After your primary and secondary data is collected, you're now ready to shift to the most meaningful phase of the process—analysis. Typically, researchers use several statistical methods to analyze their data, including advanced decision models and predictive analytics. Averages, statistical regression, spreadsheets and charts may all be part of your analysis.
Setting aside assumptions about what you think the data means allows for data-driven patterns and trends to emerge that should lead to actionable insights. Depending on the research tools you use, analytics and reporting, like those included in online surveys, will supply ready-to-use information.
Your goal is to discover what your data says about your target audience’s behavior patterns, attitudes and preferences. You may find that your data proves or disproves your original research question. It’s important to remain open to both outcomes. Never fall victim to the temptation to alter the data to prove you are right. Not only is that unethical, it could lead to actions that actually run counter to your company’s goal, leading to disappointing, even disastrous, results.
Your data should be tabulated and ready for the next phase where you present your findings to your company or research sponsor for their review.
Depending on who paid for or sponsored the study, you will have to create a formal research report that outlines your initial question, target audience, research methods, data collection methods, audience demographics, and finally your conclusion. You will want to clearly state if you proved or disproved your research question and outline your conclusions.
Your study conclusions may outline opportunities (or challenges) for your company or research sponsor. For instance, does your audience like the new packaging you tested and will they pay the proposed price you asked them in your survey? Can the company move to the next stage of product development, or did you research uncover different features that are more important to customers?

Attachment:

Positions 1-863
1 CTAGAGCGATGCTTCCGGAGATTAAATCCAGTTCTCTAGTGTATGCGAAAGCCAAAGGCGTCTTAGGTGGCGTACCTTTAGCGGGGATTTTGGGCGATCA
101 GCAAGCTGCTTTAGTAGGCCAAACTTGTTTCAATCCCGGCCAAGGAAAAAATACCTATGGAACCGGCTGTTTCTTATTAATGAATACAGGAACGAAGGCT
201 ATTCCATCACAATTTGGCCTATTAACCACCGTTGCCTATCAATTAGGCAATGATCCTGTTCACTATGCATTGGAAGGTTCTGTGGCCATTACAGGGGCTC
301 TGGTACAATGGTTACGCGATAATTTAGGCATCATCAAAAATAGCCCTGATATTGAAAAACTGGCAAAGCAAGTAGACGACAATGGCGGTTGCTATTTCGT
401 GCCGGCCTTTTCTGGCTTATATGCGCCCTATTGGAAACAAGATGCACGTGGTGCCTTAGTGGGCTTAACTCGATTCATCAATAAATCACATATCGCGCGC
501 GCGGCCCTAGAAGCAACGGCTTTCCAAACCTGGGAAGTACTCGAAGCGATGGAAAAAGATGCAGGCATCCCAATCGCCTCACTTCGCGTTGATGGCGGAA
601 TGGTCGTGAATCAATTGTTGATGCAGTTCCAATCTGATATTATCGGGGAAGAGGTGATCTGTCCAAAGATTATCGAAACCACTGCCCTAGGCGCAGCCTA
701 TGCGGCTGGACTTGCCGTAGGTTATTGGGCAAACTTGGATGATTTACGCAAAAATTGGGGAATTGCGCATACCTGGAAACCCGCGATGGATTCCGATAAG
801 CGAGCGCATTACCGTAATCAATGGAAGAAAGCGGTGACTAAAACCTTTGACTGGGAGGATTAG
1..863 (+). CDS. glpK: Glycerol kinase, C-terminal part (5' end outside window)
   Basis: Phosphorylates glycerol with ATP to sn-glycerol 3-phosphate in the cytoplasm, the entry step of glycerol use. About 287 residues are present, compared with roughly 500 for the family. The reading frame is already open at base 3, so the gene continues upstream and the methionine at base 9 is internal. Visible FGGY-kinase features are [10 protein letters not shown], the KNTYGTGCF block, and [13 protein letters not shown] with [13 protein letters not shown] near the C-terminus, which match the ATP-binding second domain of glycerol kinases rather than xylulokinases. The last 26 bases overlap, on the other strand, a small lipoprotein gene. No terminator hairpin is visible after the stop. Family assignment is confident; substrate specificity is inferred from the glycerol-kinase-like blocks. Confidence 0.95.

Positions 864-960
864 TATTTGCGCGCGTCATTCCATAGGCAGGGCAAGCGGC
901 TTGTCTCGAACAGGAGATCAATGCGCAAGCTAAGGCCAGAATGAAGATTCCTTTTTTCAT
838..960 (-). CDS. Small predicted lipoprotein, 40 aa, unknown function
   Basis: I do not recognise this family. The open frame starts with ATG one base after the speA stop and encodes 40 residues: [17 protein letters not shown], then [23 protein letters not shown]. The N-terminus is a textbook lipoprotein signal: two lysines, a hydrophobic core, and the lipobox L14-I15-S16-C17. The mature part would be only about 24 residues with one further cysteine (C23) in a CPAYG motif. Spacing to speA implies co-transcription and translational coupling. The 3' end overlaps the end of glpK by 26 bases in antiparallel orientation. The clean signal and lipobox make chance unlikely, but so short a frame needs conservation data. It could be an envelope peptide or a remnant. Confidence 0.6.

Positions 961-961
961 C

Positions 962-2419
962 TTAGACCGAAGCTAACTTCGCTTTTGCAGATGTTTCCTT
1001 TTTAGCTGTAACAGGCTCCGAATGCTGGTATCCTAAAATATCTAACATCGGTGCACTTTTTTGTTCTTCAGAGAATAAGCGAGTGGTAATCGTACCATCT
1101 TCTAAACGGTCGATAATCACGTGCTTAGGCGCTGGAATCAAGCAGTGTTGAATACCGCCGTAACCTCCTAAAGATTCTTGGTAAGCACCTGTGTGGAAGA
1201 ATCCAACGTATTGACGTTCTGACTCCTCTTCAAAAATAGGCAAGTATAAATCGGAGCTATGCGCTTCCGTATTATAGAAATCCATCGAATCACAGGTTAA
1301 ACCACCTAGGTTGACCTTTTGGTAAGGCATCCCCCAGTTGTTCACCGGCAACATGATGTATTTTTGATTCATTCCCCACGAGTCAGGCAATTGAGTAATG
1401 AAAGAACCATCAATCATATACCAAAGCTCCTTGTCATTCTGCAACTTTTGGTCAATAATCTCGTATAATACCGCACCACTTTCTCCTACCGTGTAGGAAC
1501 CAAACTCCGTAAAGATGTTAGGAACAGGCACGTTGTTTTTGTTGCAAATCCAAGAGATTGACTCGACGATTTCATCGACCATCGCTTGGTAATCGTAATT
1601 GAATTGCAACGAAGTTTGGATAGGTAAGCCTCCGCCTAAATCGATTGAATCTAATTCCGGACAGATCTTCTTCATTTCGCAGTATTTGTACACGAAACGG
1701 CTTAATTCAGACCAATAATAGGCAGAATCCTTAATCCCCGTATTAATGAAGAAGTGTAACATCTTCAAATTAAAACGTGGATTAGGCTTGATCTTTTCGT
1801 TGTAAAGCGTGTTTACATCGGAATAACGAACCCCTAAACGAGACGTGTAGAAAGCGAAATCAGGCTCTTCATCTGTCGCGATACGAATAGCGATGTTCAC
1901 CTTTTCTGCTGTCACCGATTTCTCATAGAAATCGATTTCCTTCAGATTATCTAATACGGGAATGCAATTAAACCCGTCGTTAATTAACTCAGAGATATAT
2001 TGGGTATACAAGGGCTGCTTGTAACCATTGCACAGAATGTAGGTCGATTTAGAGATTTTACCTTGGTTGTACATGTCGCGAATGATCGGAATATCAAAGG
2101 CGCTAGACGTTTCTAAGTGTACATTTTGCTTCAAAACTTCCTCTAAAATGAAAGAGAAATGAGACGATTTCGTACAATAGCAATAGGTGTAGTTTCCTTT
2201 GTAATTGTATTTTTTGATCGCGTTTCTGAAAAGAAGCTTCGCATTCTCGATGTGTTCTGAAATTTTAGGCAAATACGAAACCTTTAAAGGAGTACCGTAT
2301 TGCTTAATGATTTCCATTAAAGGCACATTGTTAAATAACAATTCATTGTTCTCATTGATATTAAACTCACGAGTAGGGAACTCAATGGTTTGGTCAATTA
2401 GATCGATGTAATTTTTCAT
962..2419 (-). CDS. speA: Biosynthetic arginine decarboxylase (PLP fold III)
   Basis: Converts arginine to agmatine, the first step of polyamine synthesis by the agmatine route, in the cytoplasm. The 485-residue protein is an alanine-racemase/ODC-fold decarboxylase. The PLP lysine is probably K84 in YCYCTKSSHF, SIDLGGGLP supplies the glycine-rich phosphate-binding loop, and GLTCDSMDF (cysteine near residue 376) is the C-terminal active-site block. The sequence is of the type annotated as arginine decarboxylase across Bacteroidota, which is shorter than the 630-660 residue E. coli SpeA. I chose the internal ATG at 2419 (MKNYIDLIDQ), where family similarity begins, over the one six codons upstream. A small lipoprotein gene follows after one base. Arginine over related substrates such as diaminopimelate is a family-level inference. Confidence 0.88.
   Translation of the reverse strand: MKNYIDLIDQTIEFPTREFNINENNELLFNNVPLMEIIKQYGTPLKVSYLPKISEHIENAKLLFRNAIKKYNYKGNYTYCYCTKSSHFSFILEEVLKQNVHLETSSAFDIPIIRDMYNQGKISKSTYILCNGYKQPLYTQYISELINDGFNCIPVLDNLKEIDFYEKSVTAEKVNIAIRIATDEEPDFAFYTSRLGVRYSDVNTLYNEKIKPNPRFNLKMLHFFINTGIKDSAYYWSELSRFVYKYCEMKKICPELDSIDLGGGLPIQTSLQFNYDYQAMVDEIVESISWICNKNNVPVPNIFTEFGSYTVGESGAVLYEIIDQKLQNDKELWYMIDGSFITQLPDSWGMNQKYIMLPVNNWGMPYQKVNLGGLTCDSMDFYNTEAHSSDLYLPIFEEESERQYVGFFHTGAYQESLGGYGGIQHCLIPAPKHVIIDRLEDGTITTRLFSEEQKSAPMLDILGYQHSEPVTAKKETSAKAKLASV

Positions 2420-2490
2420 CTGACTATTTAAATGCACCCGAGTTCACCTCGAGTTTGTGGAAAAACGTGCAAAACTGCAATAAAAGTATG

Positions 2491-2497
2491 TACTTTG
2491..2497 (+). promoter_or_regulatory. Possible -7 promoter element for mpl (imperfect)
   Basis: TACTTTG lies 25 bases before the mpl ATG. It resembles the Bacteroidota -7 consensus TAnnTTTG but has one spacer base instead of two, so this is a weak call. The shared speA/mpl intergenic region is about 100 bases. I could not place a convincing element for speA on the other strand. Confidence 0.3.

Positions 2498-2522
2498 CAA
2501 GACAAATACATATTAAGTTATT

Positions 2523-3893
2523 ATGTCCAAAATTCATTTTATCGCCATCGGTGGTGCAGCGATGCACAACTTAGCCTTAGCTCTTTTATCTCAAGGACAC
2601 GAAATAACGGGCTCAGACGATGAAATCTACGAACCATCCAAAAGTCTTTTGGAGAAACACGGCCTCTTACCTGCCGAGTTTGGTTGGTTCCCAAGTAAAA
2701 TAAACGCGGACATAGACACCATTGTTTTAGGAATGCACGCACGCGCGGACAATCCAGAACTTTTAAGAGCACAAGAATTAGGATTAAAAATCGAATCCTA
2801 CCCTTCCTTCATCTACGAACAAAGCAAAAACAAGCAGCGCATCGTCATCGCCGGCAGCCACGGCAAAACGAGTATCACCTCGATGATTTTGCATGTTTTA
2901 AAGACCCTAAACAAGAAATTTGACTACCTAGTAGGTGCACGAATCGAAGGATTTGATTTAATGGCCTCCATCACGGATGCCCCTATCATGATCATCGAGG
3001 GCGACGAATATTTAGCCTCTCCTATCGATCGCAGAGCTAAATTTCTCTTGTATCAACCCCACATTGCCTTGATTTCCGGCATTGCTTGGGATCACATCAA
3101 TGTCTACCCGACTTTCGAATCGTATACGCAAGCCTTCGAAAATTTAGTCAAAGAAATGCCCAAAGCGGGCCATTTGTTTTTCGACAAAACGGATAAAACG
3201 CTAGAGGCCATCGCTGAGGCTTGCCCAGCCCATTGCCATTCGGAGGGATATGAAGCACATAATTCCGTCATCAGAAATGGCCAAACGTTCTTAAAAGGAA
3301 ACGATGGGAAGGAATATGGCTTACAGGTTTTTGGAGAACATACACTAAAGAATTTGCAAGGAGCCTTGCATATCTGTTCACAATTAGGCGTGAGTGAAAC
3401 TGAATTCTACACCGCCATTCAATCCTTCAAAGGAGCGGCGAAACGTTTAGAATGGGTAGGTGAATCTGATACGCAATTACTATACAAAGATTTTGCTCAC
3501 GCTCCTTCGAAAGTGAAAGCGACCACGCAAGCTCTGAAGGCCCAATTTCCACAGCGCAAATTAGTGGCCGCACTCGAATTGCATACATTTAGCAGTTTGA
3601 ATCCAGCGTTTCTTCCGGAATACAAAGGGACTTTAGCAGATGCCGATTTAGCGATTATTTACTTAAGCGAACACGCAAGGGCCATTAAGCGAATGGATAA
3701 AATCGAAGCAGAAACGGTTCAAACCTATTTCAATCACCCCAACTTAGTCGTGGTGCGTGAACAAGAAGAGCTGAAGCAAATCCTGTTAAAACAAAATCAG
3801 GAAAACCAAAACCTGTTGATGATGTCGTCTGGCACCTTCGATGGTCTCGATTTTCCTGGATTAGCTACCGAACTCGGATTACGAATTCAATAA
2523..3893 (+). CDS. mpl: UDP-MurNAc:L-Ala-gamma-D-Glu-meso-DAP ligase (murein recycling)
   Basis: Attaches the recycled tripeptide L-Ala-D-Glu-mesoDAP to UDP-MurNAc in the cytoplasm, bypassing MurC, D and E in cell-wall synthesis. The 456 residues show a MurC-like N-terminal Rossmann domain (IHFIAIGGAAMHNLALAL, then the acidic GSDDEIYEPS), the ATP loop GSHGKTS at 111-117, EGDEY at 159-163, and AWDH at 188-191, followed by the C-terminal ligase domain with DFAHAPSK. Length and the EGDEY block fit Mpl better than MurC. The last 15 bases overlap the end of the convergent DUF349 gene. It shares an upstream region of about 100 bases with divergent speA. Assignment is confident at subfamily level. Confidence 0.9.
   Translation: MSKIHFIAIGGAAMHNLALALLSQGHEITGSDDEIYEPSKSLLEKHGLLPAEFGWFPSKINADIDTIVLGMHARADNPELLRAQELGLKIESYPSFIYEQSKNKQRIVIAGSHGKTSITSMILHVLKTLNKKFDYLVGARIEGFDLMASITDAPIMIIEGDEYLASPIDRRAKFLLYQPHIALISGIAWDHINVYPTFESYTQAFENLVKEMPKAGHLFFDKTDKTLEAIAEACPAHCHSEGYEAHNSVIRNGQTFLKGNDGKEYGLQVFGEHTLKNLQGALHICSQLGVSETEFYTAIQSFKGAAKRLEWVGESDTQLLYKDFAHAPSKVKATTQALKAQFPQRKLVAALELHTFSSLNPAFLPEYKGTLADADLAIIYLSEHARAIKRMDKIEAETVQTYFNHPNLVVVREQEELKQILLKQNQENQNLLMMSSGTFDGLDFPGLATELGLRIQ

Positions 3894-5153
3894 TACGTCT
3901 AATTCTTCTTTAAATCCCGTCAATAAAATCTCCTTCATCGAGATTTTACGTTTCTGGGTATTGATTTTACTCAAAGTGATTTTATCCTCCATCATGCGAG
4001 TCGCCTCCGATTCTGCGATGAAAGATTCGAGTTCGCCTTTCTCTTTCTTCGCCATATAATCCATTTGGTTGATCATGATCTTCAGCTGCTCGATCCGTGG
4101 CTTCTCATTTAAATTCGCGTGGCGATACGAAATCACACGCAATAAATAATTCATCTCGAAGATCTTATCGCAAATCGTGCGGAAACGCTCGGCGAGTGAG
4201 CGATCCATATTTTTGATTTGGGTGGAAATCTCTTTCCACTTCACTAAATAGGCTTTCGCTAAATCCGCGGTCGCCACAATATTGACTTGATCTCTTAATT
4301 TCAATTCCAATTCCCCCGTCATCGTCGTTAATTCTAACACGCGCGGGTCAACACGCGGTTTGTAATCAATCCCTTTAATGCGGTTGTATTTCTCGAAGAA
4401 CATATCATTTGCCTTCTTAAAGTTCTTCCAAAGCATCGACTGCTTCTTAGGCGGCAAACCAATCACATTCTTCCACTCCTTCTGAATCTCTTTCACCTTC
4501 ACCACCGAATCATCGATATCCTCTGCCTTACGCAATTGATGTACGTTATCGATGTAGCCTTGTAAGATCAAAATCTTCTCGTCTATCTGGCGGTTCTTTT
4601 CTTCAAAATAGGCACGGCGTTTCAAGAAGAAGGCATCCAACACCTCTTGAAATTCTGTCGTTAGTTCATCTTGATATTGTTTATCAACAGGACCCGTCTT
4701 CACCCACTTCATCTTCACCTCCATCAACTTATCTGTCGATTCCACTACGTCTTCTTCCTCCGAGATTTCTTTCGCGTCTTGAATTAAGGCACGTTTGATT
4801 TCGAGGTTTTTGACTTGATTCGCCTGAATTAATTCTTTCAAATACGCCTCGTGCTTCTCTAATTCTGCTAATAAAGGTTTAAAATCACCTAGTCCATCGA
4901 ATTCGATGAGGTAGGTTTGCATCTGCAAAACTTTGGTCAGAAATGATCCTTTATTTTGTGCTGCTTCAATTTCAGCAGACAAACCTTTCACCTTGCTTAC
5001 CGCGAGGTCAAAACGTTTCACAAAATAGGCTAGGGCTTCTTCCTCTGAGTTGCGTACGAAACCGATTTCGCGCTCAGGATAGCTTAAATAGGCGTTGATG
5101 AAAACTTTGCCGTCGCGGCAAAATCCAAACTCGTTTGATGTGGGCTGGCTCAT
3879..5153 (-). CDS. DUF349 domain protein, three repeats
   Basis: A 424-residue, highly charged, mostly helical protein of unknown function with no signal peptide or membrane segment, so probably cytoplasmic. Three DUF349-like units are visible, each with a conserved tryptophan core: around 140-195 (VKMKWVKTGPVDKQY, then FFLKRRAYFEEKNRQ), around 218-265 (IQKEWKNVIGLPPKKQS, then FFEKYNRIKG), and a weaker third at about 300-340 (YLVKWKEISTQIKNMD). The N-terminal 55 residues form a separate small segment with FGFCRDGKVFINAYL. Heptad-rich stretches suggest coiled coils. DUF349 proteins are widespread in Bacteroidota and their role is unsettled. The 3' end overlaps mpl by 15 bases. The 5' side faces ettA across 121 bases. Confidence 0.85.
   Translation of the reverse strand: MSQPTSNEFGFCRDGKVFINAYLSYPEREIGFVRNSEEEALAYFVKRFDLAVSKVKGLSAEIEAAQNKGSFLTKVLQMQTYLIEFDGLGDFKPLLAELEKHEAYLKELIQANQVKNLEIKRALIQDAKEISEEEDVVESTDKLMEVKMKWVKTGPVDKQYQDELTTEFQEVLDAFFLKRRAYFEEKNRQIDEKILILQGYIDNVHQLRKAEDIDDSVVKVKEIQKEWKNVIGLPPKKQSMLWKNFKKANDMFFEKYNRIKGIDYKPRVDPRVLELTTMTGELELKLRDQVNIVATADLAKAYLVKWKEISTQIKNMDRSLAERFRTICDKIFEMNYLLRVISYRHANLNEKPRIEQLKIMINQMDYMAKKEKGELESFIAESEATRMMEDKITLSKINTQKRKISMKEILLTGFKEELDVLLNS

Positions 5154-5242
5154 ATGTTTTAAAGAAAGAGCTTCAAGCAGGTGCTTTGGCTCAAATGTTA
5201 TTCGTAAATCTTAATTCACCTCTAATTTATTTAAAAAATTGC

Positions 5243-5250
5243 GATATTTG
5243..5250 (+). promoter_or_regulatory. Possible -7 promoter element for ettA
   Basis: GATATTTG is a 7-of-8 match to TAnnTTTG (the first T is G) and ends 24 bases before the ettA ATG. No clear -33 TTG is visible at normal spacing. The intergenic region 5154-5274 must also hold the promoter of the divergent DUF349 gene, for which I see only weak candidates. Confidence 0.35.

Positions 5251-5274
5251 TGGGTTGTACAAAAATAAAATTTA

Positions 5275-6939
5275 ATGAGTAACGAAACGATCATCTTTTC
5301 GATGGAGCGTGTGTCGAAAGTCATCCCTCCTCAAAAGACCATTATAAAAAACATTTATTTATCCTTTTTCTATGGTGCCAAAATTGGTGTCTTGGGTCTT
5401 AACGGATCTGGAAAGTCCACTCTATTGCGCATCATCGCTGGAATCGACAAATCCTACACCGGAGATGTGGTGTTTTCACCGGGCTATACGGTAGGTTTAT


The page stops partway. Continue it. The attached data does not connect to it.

You may present your findings to company leadership, or small groups of relevant colleagues throughout your organization. Beyond reporting results, effective presentations often include actionable recommendations based on your findings.
Your research findings should serve as a guide to specific actions your company can take to improve business results or deepen customer relationships. If your concept testing was successful, it may be time to move to the product development phase. If your updated branding and logo received negative reviews, it’s time to go back to the drawing board or make some major tweaks. If your marketing messaging struck a powerful chord with your target audience, it likely makes sense to find ways to infuse that message into marketing materials and other content.
There are numerous other ways to use your research. Updating buyer personas, or developing new marketing strategies and advertising campaigns might be the next phase. Your research is a valuable first step in helping companies spend their resources on products and services that increase their revenue.
Your research plan will include one or more types of marketing research. The intention of each of these marketing research types is to identify, collect, analyze, and present specific solutions that your target audience perceives as a problem.
There are four types of marketing research that are designed to help you collect data that is appropriate for your audience.
Have a fresh idea that no one has researched before? That’s the goal of exploratory research -- to collect information about a problem and insights about how to solve the problem. As a researcher, you will use secondary data that currently exists to provide insights about your goal.
You’ll need to remain open to what you discover. The data you collect may indicate new ways to restructure your research problem or look at it from a different perspective. As you clarify your concept, collect insights, structure potential problem statements, and discard impractical ideas, you’ll eventually arrive at a research problem that you can investigate. The goal is to collect more information about a topic, not pose or substantiate a solution.
Descriptive research tests the research question to discover if it is accurate or inaccurate. This method measures how often and to what extent variables in the study are correlated.
This approach works if you are asking who would buy the product being tested, how the products are used, and who are the competitors. You can collect data through observations, surveys, or interviews.